- Damien Francis
Iron Man 2
Director: Jon Favreau
M: Action Violence
Iron Man 2 builds upon the previous Iron Man film and continues to expand the MCU with the introduction of new characters. The story follows Iron Man as he begins a downward spiral of reckless behaviour because the magnet which is keeping him alive is also slowly poisoning him. It also provides him with several threats in the form of Justin Hammer and Whiplash.
As far as sequels go, Iron Man 2 wavers in that fine line of fairly decent, but nothing truly noteworthy. It remains fun and vibrant and provides us with lots of laughs, solid action and interesting set ups for future films, but it does have its shortcomings and it struggles with the classic sequel problems lots of films face.
Robert Downey Jr blows it out of the park once more as Tony Stark, really embodying the character in behaviour and attitude. Almost from the beginning we realise that Tony is actually dying because of the suit, but he keeps this quiet and thus begins a selfish trajectory as he seeks to live out his last few days doing whatever he wants. Unfortunately, by the end everything that was going for the character is easily fixed or overcome and it all just feels a little flat.
Gwyneth Paltrow plays Pepper Potts one more and she is again a fantastic addition. Not only is she Tony’s love interest, but the chemistry feels real between them. Not only that but for a lot of the film she is doing things independent of Tony, like running his business which helps add depth to her character.
Colonel James Rhodes ‘Rhodey’ is replaced by Don Cheadle and the dynamic and friendship between himself and Tony is pushed to their limits, even fighting each other in differing Iron Man suits. Rhodey does get to suit up as War Machine and his addition is a welcome one.
Mickey Rourke plays the main antagonist Ivan Vanko (Whiplash), who seeks revenge on Tony for his father’s deportation back to Russia. A physically imposing villain, constructing a similar suit to Tony’s, but with very cool lightning/plasma whips. He is given credible motive and a certain gritty intelligence by trying to undermine the image of Iron Man. Yet, the final climax feels like he is cheaply thrown away and his potential as a villain is left a bit wanting.
Sam Rockwell is ever a bright spot to watch on screen (he is in my list of favourite actors) as he plays weapons manufacturer, Justin Hammer. His character motivations are similar to Whiplash, hence why they team up. Justin feels like a shadow next to Tony and struggles to come up with his own suit. His character and villainy are a little underwhelming, but Sam Rockwell’s charm helps to keep him from becoming too bland.
Characters of Nick Fury, played by Samuel L. Jackson, and Phil Coulson, played by Clark Gregg, from SHIELD are given more screen time once again and they do lend a little more to their secretive characters. They are welcome additions to the film and while they don’t get much screen time, the effort to keep the universe growing is clearly at the forefront.
The movie also introduces us to Black Widow, played by Scarlett Johansson, who really shines as the duplicitous and deadly spy. She is charming, yet deadly in every scene, giving us another cool character from the comics to look for in future installments.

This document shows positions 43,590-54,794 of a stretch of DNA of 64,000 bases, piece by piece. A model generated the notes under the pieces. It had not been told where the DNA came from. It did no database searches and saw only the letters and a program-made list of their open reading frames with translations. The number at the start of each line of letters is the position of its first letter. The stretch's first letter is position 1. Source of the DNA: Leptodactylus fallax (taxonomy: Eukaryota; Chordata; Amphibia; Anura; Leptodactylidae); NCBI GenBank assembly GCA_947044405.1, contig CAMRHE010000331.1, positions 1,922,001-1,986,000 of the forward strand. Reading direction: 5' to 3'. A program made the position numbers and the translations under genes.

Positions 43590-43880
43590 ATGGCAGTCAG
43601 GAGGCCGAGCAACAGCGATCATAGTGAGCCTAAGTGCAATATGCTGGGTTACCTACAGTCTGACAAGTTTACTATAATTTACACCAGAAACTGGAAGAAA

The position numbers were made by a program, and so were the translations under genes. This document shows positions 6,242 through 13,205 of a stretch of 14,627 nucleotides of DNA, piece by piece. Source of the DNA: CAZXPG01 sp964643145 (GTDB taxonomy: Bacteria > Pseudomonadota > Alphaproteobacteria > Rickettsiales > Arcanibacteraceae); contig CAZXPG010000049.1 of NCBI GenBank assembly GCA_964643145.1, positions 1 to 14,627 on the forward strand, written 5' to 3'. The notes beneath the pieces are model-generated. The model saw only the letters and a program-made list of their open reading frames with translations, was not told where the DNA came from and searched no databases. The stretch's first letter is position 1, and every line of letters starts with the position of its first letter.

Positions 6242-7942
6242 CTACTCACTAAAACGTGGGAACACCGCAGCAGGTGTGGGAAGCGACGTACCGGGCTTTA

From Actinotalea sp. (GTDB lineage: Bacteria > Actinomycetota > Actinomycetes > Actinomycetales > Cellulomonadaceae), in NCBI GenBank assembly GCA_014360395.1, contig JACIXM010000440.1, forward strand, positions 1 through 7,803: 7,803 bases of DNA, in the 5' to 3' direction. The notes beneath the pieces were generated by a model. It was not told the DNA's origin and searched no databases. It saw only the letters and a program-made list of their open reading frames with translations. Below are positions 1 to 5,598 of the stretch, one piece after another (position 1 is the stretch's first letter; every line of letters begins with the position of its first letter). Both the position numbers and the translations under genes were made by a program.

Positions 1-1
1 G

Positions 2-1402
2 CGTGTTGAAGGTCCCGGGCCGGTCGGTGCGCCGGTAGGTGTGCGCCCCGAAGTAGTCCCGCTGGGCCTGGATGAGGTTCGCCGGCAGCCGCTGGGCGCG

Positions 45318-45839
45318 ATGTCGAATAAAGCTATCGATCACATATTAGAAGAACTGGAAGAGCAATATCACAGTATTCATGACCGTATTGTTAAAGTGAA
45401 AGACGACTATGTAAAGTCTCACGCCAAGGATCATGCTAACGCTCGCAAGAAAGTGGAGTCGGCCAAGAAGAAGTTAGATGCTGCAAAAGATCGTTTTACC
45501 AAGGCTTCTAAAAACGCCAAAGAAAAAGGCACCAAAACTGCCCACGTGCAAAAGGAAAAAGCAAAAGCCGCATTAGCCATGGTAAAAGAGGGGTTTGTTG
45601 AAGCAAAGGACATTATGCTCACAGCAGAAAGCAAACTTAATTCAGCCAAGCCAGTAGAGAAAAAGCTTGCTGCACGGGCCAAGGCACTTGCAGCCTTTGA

The story of Iron Man 2 is a bit rusty. It takes several approaches, focussing on Tony’s slow death by poisoning, the government attempting to take his suit away, his enemies seeking to destroy him with suits of their own and trying to expand the universe as quickly as possible. All of these story threads are juggled reasonably well, but none of them are given enough time to really let the characters shine and they are all resolved quite easily without any real sense of threat to the characters.
In their attempt to build up to something bigger, Marvel may have rushed Iron Man 2 which could have been a truly standout sequel.
The action is again top notch, with Iron Man fighting more enemies and even his friends at times. There is anything to complain about or fault as even close quarters scenes with Black Widow are shot and choreographed very well. There is a lack of threat during the fights and the only battle that really feels like it has consequences is the opening fight on the racetrack and Rhodey taking Tony’s suit.
The humour is also turned up higher with more quips and slick lines. Justin Hammer comes off as a goofy rip off of Tony and his attempts to seem intelligent or adequate are part of the humour, but they’re cringe humour (not cringey, don’t get the two confused. Think ‘The Office’) and if that isn’t your style, then it can feel a little forced.
Jon Favreau feels like he has settled into a rhythm here for Iron Man 2 and you can feel it. There could have been more of a push to try something newer and different for the Iron Man sequel, but they play it relatively safe and while it works, it doesn’t shine like it could have.
The end credits scene plays directly into the next film, chronologically, hinting at another hero to come. It also has the worst Stan Lee cameo in my opinion.
Plus, look out for a fun cameo by Elon Musk, the next time you watch it.
I did enjoy Iron Man 2, still do in fact, as its not a bad movie. But, its also not as good as the original and it is always hard to follow up a great original film. While suffering from universe building and rushed story lines, Iron Man 2 does deliver an entertaining movie.
7 out of 10 stars.